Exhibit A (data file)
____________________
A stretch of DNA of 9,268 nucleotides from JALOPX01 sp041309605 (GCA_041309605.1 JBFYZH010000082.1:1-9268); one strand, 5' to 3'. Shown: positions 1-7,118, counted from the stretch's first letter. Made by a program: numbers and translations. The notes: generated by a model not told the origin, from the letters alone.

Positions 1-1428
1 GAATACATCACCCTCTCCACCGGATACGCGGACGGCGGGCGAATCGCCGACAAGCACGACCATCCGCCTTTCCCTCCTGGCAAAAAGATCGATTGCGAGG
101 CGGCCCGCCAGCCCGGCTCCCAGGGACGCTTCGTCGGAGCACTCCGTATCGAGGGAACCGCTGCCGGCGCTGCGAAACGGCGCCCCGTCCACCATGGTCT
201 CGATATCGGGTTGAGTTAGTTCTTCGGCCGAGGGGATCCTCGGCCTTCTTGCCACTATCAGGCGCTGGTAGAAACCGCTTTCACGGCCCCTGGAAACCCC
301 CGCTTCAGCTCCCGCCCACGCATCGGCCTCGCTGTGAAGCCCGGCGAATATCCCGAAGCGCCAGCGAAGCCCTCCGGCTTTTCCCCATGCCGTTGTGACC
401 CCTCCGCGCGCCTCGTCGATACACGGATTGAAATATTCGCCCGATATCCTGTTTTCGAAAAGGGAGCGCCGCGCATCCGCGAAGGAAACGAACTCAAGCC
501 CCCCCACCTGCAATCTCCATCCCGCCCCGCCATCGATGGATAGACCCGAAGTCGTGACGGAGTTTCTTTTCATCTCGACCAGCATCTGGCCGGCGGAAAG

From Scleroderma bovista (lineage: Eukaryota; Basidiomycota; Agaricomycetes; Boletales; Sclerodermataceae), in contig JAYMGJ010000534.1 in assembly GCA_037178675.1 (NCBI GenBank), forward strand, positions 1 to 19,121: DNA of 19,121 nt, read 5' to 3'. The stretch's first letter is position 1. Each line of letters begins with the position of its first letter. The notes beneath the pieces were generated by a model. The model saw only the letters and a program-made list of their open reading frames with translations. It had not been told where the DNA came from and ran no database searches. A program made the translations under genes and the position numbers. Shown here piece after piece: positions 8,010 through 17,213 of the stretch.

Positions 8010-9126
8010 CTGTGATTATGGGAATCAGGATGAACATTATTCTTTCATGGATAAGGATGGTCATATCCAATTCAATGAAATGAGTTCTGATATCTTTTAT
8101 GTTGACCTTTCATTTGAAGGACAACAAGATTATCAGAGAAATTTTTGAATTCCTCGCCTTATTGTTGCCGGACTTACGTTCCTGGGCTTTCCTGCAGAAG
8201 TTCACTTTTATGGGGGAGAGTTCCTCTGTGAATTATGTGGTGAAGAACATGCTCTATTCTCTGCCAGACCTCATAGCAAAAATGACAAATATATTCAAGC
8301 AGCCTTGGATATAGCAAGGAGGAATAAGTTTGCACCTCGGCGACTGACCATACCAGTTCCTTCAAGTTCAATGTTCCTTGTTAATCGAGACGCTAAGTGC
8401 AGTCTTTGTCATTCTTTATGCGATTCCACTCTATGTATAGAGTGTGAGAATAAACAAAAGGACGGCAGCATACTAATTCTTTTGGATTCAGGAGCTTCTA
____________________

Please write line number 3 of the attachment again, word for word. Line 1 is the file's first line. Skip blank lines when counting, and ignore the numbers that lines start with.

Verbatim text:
1 GAATACATCACCCTCTCCACCGGATACGCGGACGGCGGGCGAATCGCCGACAAGCACGACCATCCGCCTTTCCCTCCTGGCAAAAAGATCGATTGCGAGG